The news that Mitt Romney is deploying automated attack calls in Iowa against Rick Perry on immigration should come as little surprise, given Romney’s hard-line stance on immigration thus far in the 2012 cycle. What is notable, however, is that the anti-Perry calls feature an Arizona sheriff named Paul Babeu, who makes the claim that “Rick Perry is part of the illegal immigration problem.”
Sheriff Babeu is the figure from John McCain’s infamous “Complete the Danged Fence” television ad, whose record and rhetoric mean that his credibility on immigration is approaching less than zero. Most notably, Sheriff Babeu is prominently identified with Arizona’s “papers, please” anti-immigrant law and continually touts himself as an expert on border security…despite having zero miles of the border under his jurisdiction. This development is another indication of how Romney’s approach on immigration in the primary campaign is destroying any potential competiveness with Latino voters in the general election.
According to Frank Sharry, Executive Director of America’s Voice:
Trotting out Paul Babeu as an attack dog on immigration may help Mitt Romney in hard-core conservative caucus precincts in Iowa, but it also will help destroy the Romney campaign with Hispanic voters in states like Colorado, Florida, New Mexico, and Nevada in the process. In a potential general election matchup, Mitt Romney won’t be able to run away from his continued embrace of the leading lights and spokespeople of the anti-immigrant movement.
As a new Washington Post preview of the 2012 electoral map makes clear, at least four states with significant Hispanic electorates – Florida, Nevada, Colorado and New Mexico – are among the key battleground swing states that will decide who wins the presidency in 2012. Most experts are predicting that Republicans have to win 40% of the Latino vote to defeat Obama. Sheriff Babeu’s prominent association with the Romney campaign, following on the heels of recent endorsements of Romney from other anti-immigrant figures like Rep. Lamar Smith (R-TX), will only entrench the problems the Republican Party has appealing to Latino voters, should Romney become the nominee.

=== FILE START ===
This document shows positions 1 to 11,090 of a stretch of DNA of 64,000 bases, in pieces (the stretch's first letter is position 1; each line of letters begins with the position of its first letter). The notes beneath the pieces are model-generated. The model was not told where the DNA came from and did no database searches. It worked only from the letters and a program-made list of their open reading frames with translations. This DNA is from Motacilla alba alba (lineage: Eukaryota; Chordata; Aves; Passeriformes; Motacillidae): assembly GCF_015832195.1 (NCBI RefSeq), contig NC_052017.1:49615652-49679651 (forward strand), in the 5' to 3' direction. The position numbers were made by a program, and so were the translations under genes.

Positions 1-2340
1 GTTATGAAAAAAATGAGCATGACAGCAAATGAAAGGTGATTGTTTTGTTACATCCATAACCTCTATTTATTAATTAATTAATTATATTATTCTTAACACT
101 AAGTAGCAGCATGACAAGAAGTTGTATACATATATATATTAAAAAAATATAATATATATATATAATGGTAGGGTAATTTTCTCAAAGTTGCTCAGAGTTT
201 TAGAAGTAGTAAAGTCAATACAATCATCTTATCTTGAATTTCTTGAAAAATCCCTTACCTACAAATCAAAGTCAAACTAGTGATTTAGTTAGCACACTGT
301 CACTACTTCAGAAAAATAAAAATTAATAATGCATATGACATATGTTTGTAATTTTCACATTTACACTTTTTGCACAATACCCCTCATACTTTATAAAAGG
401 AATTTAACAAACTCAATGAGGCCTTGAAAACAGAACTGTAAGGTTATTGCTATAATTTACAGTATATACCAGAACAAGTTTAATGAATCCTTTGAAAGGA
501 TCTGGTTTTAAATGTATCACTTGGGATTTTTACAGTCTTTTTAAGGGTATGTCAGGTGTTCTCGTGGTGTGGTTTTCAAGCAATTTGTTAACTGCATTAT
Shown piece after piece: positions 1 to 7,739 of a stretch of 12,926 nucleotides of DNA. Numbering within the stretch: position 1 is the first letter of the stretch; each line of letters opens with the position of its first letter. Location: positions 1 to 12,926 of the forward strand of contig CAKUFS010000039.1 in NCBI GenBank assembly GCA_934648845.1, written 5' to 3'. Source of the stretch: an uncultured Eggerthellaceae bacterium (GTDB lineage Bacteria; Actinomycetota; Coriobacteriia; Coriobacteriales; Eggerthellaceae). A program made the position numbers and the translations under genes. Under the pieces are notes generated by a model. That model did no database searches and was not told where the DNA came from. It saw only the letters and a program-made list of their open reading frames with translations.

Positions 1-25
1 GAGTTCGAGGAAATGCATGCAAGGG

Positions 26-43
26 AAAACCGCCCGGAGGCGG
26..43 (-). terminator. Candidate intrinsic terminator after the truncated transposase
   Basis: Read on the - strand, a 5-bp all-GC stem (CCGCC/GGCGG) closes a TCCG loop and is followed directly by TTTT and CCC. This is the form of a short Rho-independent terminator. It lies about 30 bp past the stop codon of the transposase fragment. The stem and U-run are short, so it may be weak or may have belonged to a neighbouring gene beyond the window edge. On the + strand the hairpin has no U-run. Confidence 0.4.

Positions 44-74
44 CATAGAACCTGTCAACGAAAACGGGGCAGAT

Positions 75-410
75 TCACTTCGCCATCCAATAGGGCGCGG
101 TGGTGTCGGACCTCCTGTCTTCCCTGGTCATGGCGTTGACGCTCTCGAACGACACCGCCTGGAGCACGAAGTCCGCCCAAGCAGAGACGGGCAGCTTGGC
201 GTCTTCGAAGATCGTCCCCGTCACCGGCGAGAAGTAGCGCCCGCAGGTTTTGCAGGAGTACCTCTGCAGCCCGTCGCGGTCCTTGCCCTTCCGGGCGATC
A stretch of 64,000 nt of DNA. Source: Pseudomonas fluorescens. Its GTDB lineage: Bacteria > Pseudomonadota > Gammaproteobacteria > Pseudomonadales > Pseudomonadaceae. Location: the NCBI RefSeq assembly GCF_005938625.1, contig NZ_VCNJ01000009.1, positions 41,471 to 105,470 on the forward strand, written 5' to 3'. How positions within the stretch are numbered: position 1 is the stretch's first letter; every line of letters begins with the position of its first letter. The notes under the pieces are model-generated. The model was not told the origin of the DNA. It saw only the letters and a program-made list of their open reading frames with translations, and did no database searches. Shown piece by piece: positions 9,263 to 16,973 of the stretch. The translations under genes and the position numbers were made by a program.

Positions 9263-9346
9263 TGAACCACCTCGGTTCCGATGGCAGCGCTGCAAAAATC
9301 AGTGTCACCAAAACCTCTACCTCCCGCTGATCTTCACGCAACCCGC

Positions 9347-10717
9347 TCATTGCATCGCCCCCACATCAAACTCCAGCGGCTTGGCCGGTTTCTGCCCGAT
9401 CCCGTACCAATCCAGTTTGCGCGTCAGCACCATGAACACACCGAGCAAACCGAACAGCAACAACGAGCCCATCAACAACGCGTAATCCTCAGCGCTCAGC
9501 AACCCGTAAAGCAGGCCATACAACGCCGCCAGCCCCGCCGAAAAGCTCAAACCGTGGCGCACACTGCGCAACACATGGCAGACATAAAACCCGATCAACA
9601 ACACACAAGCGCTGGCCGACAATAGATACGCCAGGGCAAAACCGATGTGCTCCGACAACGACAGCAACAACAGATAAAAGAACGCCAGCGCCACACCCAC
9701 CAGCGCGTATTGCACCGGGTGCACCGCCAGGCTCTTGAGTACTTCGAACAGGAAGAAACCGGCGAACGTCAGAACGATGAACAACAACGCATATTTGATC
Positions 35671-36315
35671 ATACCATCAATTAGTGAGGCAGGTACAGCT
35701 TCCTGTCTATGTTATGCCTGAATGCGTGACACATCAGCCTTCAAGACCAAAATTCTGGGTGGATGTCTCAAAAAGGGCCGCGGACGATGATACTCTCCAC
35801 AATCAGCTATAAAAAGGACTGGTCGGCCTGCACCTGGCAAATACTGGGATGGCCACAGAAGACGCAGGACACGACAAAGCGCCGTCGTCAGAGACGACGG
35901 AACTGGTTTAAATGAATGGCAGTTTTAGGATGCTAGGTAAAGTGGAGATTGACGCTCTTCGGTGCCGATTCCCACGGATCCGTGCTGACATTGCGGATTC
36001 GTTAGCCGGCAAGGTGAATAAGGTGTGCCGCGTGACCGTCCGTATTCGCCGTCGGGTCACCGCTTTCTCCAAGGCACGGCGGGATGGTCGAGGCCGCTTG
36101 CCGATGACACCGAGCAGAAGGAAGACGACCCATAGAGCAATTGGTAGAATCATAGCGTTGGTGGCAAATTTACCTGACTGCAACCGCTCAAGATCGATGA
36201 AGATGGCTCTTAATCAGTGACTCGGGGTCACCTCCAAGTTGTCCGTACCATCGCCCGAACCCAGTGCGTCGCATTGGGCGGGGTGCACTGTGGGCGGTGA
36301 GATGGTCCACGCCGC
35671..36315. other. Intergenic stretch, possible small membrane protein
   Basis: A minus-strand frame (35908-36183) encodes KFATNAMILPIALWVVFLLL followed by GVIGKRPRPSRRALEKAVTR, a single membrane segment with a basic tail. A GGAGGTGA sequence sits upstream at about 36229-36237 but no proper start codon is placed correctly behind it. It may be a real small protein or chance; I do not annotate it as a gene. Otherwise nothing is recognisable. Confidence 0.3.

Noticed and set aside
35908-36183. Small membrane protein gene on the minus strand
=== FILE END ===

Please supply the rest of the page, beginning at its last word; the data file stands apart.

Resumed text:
Among Sheriff Babeu’s lowlights include an April 2010 appearance on Fox News, where he said that, “crime is literally off the charts here in Arizona. We have some of the highest crime statistics in America, with officers being assaulted, officer-involved shootings, carjackings, home invasions.” Actually, according to FBI crime statistics, at the time of Babeu’s appearance, crime was down in general across Arizona, including Babeu’s Pinal County. Babeu also is a strong advocate of Arizona’s anti-immigrant law – a toxic bill to many Latino voters and a piece of legislation that has enacted a massive economic toll on Arizona, as a July 2011 report from the Center for American Progress found.
For more information, see the America’s Voice report on the 2012 Republican field and immigration: Why Do Elephants Put their Heads in the Sand?